The OTHER Myth about Evangelical History

Thanks to leading historian Matthew Avery Sutton, we see a reminder this morning that Trump is nothing new. Conservative evangelicals have always backed morally besmirched leaders. The idea that evangelical voters previously preferred “clean” candidates joins the myth that evangelicals retreated from politics in the twentieth century. It’s just not true. Weirdest of all, though, white evangelicals have long tended to pretend—maybe even believing it themselves—that their immoral candidates somehow personally embody Christian virtue. Why?

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St. Donald the Orange?

Professor Sutton, author of field-defining books such as American Apocalypse and now Double Crossed: The Missionaries Who Spied for the United States during the Second World War, points out that conservative evangelicals have a long history of supporting Trumpish crooks. Back in the 1920s, for example, prominent institutions like the Moody Bible Institute gave cigar-puffing, booze-swilling, corrupt wheeler-dealer Warren Harding their full-throated support. As Prof. Sutton relates,

The editors of the leading fundamentalist periodical Moody Monthly routinely praised Harding for his leadership. “We are thankful just now for a Federal administration,” they acknowledged, “which seems honestly disposed to do its best for the nation.” They insisted that “it is generally admitted that the President has gathered around him an efficient cabinet with a genius for team work.”

Conservative evangelical support for the train-wreck presidency of Warren Harding was not the exception. As Prof. Sutton writes, conservative evangelicals also picked divorced actor Ronald Reagan over Sunday-school teacher Jimmy Carter in 1980. They ignored Eisenhower’s meh attitude toward organized religion. Support for Trump among white evangelicals is just more of the same. As Prof. Sutton concludes,

Fundamentalists in the 1920s separated Harding’s personal morality from his pro-fundamentalist policies. Evangelicals in the Trump era do the same. If politicians champion white evangelicals’ proposals on immigration, foreign policy and religion in the public square, they are willing to forgive many, many personal sins. And when Trump’s nonvirtuous behavior serves their political goals by boosting his political power — for example, by accepting election interference from the Russians or by allegedly trying to pressure the Ukrainian president by withholding aid — they may see these acts as advancing a virtuous cause.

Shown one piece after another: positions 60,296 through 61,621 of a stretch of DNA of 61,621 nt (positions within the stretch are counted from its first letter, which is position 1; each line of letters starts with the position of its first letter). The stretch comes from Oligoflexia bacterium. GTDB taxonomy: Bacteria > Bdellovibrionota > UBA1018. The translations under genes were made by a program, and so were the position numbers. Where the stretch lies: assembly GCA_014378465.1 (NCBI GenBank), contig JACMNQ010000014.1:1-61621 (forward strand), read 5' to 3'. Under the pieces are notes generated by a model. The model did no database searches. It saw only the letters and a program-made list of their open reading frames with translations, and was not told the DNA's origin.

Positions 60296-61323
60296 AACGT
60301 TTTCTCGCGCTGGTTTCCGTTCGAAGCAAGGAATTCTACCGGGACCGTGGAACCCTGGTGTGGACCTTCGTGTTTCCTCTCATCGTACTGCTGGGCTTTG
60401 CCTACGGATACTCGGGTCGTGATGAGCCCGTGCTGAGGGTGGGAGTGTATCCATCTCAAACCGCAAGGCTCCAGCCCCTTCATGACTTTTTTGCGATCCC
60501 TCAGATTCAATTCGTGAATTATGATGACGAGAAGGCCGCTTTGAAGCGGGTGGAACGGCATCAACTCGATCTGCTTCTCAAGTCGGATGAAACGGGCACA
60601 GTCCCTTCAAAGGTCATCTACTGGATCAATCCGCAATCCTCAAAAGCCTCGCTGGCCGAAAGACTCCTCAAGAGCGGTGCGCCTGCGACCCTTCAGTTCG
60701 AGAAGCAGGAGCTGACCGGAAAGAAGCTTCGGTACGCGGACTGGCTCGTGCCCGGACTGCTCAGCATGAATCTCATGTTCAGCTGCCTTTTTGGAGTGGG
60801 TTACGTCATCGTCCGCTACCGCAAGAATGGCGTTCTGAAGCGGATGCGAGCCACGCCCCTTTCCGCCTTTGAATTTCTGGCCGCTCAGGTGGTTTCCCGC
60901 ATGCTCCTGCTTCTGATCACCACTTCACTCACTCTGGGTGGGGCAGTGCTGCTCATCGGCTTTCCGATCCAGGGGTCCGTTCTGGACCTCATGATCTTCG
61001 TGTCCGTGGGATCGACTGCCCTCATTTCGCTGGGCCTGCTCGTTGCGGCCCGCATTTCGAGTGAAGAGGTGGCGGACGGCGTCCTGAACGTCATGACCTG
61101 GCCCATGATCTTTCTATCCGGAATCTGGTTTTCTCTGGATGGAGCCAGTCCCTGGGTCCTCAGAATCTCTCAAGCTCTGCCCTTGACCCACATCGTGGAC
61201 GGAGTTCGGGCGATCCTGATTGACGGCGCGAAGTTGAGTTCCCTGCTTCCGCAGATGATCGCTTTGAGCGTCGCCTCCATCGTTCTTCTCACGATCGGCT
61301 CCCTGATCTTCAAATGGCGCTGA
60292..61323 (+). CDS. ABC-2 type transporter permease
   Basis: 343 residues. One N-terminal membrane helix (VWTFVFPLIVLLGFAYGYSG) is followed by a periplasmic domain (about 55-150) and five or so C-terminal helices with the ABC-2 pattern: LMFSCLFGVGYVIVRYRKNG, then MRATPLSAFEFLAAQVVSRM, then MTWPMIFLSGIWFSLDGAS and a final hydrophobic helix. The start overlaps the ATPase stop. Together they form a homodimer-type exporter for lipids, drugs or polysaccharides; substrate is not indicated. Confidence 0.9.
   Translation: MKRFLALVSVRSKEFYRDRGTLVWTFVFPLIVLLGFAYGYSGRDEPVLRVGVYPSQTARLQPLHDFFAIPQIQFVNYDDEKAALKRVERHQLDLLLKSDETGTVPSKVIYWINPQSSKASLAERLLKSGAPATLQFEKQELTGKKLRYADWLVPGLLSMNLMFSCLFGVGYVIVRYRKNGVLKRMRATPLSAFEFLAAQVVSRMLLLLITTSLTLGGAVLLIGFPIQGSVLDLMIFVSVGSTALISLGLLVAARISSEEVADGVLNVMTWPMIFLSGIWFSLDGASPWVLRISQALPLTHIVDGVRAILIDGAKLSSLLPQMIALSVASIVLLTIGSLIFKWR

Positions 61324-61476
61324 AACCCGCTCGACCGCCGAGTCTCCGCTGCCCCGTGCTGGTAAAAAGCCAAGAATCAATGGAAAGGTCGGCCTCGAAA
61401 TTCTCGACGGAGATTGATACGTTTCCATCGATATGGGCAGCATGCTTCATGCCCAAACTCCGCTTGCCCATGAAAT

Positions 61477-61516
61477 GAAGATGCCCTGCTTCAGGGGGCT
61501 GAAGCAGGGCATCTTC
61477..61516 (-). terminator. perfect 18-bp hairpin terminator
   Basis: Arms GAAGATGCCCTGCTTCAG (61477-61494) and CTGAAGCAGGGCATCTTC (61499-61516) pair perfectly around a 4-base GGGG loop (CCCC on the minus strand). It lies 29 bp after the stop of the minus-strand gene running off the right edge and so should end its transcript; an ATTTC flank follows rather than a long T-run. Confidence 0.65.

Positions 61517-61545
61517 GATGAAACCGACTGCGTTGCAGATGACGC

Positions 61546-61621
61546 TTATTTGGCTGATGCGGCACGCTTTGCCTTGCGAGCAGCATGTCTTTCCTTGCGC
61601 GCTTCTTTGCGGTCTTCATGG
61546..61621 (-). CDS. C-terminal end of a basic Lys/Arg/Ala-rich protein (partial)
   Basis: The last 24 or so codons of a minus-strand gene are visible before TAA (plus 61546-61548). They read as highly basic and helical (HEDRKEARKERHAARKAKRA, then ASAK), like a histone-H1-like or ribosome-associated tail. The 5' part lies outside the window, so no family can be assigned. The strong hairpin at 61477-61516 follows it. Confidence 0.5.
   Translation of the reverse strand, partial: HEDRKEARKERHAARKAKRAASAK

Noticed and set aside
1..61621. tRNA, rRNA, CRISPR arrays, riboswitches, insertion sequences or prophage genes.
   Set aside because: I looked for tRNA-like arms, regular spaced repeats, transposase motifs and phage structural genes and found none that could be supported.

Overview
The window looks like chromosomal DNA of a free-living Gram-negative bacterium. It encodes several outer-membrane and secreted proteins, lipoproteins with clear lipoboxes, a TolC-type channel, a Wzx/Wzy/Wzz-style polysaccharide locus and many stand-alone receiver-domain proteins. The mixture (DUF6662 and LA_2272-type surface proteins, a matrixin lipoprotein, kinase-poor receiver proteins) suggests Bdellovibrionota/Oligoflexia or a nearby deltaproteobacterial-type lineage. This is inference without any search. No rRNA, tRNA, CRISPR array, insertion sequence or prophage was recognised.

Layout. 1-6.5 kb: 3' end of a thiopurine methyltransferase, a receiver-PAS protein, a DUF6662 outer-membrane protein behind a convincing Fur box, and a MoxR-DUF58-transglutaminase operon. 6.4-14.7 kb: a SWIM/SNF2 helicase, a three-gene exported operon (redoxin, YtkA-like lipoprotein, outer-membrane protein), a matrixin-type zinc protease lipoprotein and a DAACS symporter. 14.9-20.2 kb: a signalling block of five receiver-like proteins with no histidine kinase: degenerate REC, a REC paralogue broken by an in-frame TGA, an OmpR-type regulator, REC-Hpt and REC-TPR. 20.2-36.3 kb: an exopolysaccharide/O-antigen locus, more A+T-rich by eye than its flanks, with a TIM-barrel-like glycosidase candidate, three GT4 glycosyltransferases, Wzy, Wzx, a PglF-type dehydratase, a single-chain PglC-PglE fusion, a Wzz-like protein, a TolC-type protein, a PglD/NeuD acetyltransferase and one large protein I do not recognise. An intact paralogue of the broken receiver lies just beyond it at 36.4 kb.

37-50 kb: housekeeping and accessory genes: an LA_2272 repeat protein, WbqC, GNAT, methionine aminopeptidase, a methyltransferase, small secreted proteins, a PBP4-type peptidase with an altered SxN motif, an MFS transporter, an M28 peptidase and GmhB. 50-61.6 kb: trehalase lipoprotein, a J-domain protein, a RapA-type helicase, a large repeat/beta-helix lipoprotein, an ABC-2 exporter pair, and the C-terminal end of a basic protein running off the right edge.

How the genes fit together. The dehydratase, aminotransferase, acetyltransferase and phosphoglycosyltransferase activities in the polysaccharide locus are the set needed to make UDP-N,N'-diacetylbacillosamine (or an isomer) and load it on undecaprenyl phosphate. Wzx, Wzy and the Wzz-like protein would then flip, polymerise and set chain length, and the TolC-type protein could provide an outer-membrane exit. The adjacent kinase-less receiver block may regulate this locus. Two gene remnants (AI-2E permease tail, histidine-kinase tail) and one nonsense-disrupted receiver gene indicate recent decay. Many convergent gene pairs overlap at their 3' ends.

And evangelical support for dodgy politicians is often more than merely a pragmatic political decision. As Professor Sutton reminds us, white evangelicals have talked about their support for moral monsters in odd terms. As some evangelical leaders are doing these days with Trump, evangelicals have tended to lavish praise on their chosen political leaders, as when they hailed President Harding as “the Christian president,” or as “‘an earnest Christian man’ who ‘in all his speeches … advocated a return to the Bible and to Bible righteousness.'”

Support for Trump among white evangelicals is not an exception. It is the rule—white evangelicals have always done more than just hold their noses and vote for candidates based on hard-nosed policy considerations. In every case, some evangelicals will pretend to themselves that their candidates are actually good Christians.

Can anyone explain that one to me?